Dharamshala — The International Network of Parliamentarians on Tibet (INPaT), a network of parliamentarians, applauded the Mongolian government for enabling His Holiness the Dalai Lama's visit and urged Buddhist countries around the world to emulate the courage shown by the Mongolian government and its people.
INPaT is a network of parliamentarians committed to help resolving the issue of Tibet. The network shares best practices and supports the international advancement of a long-term action plan on resolving the issue of Tibet. INPaT also seeks to strenghten this support for Tibet by coordinating international parliamentary efforts and by exchanging best practices and experiences.
In a statement released by Co-chair of the Working Group of INPaT, Mr Thomas Mann, Chairman of the Tibet Inter Group in the European Parliament, on Wednesday said, "The International Network of Parliamentarians on Tibet (INPaT) welcomes the visit of His Holiness the Dalai Lama to Mongolia. We are pleased that the Mongolian Buddhists were able to receive teachings from the Dalai Lama, as they rightly should be able to do in a free country."
"We applaud the Mongolian Government for enabling the Dalai Lama to make this pastoral visit. It is indeed encouraging to see that Mongolia is able to stand up for its values and that is certainly something that many of our own countries with Buddhist practitioners can and should emulate." Click here to view the statement.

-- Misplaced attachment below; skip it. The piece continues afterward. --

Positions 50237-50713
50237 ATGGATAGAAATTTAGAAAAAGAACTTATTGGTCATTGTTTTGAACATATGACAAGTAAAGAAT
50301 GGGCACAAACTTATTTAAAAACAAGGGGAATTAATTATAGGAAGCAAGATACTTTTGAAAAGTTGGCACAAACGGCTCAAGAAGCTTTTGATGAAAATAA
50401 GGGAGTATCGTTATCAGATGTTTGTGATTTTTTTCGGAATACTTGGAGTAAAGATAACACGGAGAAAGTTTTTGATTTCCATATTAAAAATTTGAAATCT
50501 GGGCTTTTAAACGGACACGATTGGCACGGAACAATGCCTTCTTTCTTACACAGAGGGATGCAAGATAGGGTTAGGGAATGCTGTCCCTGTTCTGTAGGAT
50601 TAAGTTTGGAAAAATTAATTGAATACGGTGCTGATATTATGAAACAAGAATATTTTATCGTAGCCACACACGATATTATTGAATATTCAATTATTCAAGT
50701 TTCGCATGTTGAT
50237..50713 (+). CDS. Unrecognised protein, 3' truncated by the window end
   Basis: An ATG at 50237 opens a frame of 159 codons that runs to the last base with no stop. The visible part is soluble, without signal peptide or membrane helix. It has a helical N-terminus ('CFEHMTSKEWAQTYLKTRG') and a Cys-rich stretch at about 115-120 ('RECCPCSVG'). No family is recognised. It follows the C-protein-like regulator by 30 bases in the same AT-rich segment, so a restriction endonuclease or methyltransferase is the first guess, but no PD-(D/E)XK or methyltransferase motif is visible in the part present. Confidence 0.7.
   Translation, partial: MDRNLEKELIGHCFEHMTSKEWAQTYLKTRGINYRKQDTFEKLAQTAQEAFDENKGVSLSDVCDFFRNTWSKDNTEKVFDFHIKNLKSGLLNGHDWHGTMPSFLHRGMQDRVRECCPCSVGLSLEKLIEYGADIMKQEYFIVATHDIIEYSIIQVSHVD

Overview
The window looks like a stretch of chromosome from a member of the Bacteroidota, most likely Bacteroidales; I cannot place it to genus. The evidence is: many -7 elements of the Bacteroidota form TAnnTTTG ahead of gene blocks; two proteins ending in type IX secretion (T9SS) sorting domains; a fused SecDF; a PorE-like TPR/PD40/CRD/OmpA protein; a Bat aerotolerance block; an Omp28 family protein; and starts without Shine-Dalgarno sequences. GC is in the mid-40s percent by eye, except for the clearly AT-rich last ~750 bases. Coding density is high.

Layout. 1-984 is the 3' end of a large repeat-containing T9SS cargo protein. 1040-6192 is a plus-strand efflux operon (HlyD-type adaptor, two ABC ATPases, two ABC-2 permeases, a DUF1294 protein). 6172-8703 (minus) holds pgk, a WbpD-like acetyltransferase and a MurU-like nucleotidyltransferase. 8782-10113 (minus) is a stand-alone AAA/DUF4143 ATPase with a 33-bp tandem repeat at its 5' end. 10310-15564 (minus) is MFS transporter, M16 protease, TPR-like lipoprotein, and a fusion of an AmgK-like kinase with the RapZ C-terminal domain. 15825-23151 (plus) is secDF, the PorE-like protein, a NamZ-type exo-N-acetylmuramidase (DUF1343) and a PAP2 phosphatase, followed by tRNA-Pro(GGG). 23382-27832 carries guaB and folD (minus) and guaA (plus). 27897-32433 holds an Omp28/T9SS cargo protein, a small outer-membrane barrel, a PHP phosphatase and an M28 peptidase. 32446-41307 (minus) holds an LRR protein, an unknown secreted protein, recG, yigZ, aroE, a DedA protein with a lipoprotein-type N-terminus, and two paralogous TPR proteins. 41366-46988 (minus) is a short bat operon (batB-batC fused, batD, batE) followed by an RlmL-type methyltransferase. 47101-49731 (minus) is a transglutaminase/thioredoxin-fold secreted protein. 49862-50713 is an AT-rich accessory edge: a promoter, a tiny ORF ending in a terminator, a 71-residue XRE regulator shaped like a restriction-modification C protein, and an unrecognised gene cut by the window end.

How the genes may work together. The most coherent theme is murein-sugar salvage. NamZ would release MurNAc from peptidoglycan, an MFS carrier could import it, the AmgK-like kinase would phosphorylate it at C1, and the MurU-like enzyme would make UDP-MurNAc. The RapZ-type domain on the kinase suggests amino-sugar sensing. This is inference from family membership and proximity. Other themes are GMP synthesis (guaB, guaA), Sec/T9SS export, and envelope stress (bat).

Despite Beijing's strident objections on the visit, His Holiness the Dalai Lama was welcomed by the people of Mongolia for a series of Buddhist teaching, conference and public talk in the country. Supporters and followers of His Holiness, in and around Mongolia, traveled hundreds of miles to see him while braving the coldest winter in a decade.
China's Ministry of Foreign Affairs strongly urged Mongolia to bar His Holiness' visit for the sake of a "sound and steady" development of bilateral ties.
Tibet was invaded by Communist China, starting in 1949, Beijing calls a "peaceful liberation". Since that time, over 1.2 million out of 6 Tibetans have been killed, over 6000 monasteries have been destroyed— the acts of murder, rape and arbitrary imprisonment, torture and cruel, inhuman and degrading treatment were inflicted on the Tibetans inside Tibet.